p75 neurotrophin receptor signaling in nervous system injury and degeneration: paradox and opportunity.
ABSTRACT Injury or insult to the adult nervous system often results in reactivation of signaling pathways that are normally only active during development. The p75 neurotrophin receptor (p75(NTR)) is one such signaling molecule whose expression increases markedly following neural injury in many of the same cell types that express p75(NTR) during development. A series of studies during the past decade has demonstrated that p75(NTR) signaling contributes to neuronal and glial cell damage, axonal degeneration and dysfunction during injury and cellular stress. Why the nervous system reacts to injury by inducing a molecule that aids the demise of cells and axons is a biological paradox that remains to be explained satisfactorily. On the other hand, it may offer unique therapeutic opportunities for limiting the severity of nervous system injury and disease.
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ABSTRACT: Cell-based therapies offer promise for patients with Parkinson's disease (PD); however, durable and effective transplantation substrates need to be defined. This study characterized the feasibility and growth properties of primary cultures established from small-volume brain biopsies taken during deep brain stimulation (DBS) surgery in patients with PD. The lineage and expression of neurotrophic factors with known beneficial actions in PD-affected brain circuitry were also evaluated. Nineteen patients with PD undergoing DBS surgery consented to brain biopsies prior to electrode implantation. Cultures from these samples exhibited exponential and plateau phases of growth and were readily expanded throughout multiple passages. There was robust expression of progenitor markers and the unexpected colocalization of neural and mesenchymal proteins. The oligodendrocyte transcription factor, Olig1, and the myelin-specific sphingolipid, galactocerebroside, were coexpressed with each of glial-derived neurotrophic factor, brain-derived neurotrophic factor, and cerebral dopamine neurotrophic factor. Fluorescence-activated cell sorting demonstrated homogeneous expression of both nestin and Olig1 throughout the expanded cultures. Cells remained viable after a year in cryostorage. These findings confirm the feasibility of small brain biopsies as an expandable source of autologous cell substrate in living patients and demonstrate the complex phenotype of these cells, with implications for therapeutic application in PD and other neurological diseases.- Xu, H., Belkacemi, L., Jog, M., Parrent, A., Hebb. M. O. Neurotrophic factor expression in expandable cell populations from brain samples in living patients with Parkinson's disease.The FASEB Journal 07/2013; · 5.70 Impact Factor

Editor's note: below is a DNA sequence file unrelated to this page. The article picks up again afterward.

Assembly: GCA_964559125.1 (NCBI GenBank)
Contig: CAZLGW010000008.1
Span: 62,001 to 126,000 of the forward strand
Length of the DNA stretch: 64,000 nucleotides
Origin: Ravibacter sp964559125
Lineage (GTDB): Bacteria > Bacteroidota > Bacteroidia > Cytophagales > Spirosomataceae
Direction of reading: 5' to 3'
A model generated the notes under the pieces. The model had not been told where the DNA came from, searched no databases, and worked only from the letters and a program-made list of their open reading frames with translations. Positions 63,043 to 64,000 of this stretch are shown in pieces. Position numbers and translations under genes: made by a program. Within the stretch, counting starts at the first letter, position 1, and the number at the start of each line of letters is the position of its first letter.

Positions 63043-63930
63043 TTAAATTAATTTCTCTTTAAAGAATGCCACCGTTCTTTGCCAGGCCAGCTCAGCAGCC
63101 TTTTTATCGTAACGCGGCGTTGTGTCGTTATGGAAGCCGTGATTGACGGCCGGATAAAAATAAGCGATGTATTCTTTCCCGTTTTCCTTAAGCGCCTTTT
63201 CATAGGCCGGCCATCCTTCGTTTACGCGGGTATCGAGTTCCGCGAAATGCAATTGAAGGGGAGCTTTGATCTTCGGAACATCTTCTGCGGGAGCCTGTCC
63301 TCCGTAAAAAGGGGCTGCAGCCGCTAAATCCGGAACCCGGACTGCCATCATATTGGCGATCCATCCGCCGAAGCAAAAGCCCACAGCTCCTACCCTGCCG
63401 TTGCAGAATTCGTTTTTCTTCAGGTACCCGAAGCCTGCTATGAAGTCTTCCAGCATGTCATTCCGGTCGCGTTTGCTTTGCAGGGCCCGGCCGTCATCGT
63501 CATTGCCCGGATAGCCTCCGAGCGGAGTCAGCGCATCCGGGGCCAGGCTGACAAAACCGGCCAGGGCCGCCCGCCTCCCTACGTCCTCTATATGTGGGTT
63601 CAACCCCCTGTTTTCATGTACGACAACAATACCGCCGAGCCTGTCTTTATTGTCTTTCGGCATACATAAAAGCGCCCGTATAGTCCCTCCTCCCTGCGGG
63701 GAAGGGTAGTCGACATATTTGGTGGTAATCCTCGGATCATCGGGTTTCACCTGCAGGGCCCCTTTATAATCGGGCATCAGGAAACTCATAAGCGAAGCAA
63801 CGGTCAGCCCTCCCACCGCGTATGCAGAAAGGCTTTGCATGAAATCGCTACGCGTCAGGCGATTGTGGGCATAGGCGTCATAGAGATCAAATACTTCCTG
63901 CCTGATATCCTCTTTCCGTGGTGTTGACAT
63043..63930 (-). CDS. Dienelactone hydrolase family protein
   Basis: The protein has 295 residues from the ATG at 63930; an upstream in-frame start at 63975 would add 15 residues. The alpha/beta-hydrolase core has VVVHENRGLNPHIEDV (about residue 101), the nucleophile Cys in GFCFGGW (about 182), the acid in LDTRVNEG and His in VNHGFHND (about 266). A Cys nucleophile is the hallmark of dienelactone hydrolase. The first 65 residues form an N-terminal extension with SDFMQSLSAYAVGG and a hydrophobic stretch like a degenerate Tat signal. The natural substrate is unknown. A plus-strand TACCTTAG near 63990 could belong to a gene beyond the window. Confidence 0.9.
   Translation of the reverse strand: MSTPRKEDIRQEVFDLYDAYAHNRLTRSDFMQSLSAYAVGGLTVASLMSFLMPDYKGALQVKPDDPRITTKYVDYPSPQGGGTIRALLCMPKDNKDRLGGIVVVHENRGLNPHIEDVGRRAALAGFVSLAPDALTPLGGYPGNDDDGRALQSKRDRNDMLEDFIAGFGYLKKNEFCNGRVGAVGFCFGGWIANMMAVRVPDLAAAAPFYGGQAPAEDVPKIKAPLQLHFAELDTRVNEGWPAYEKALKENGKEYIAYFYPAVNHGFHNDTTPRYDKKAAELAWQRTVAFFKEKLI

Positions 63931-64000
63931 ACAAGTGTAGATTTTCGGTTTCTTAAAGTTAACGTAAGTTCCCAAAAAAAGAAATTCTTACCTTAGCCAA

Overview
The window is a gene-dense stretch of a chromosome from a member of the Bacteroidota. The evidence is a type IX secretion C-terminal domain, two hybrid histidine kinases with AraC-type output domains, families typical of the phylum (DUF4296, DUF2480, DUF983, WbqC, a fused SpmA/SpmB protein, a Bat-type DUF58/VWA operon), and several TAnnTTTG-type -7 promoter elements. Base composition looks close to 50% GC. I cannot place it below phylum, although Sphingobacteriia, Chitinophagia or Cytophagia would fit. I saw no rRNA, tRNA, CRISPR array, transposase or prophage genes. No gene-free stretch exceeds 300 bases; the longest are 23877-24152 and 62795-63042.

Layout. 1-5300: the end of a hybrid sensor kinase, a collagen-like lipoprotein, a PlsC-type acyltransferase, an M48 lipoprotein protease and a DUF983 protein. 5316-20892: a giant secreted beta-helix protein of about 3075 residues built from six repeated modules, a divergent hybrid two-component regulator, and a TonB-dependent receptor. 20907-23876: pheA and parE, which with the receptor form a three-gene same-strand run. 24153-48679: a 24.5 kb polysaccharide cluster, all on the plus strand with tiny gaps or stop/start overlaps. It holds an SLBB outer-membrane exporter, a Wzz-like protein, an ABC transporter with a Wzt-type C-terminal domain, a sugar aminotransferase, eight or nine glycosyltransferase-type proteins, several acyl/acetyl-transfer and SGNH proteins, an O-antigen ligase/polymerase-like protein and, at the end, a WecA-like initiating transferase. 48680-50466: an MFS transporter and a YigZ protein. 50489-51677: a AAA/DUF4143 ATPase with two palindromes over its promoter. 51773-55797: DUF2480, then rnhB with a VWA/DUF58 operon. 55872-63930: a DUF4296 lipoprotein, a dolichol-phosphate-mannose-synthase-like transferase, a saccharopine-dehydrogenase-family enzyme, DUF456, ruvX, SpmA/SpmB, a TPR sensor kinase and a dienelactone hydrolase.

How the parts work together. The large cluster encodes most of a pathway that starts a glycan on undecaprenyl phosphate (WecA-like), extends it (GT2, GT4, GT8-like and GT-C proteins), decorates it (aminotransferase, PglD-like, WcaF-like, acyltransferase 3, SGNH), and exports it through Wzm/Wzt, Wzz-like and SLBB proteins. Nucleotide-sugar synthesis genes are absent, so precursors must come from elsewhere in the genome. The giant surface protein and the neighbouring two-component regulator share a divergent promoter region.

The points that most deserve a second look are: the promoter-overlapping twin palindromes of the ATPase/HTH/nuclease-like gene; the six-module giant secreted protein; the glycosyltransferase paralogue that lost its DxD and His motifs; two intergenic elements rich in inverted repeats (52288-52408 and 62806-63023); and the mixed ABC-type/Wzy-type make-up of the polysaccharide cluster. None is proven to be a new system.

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ABSTRACT: The p75 neurotrophin receptor (p75(NTR)) is associated with multiple mechanisms linked to Alzheimer's disease (AD); hence, modulating its function might confer therapeutic effects. In previous in vitro work, we developed small molecule p75(NTR) ligands that inhibited amyloid-β-induced degenerative signaling and prevented neurite degeneration. In the present study, a prototype p75(NTR) ligand, LM11A-31, was administered orally to the Thy-1 hAPP(Lond/Swe) (APP(L/S)) AD mouse model. LM11A-31 reached brain concentrations known to inhibit degenerative signaling without toxicity or induction of hyperalgesia. It prevented deficits in novel object recognition after 2.5 months and, in a separate cohort, deficits in Y-maze performance after 3 months of treatment. Stereology studies found that the number and size of basal forebrain cholinergic neurons, which are normal in APP(L/S) mice, were unaffected. Neuritic dystrophy, however, was readily apparent in the basal forebrain, hippocampus and cortex, and was significantly reduced by LM11A-31, with no effect on amyloid levels. These studies reveal that p75(NTR) is an important and tractable in vivo drug target for AD, with LM11A-31 representing a novel class of therapeutic candidates.Neurobiology of aging 03/2013; · 5.94 Impact Factor
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ABSTRACT: Royal College of Surgeons (RCS) rats develop vasculopathy as photoreceptors degenerate. The aim of this study was to examine the effect of erythropoietin (EPO) on retinopathy in RCS rats.PLoS ONE 01/2014; 9(8):e104759. · 3.53 Impact Factor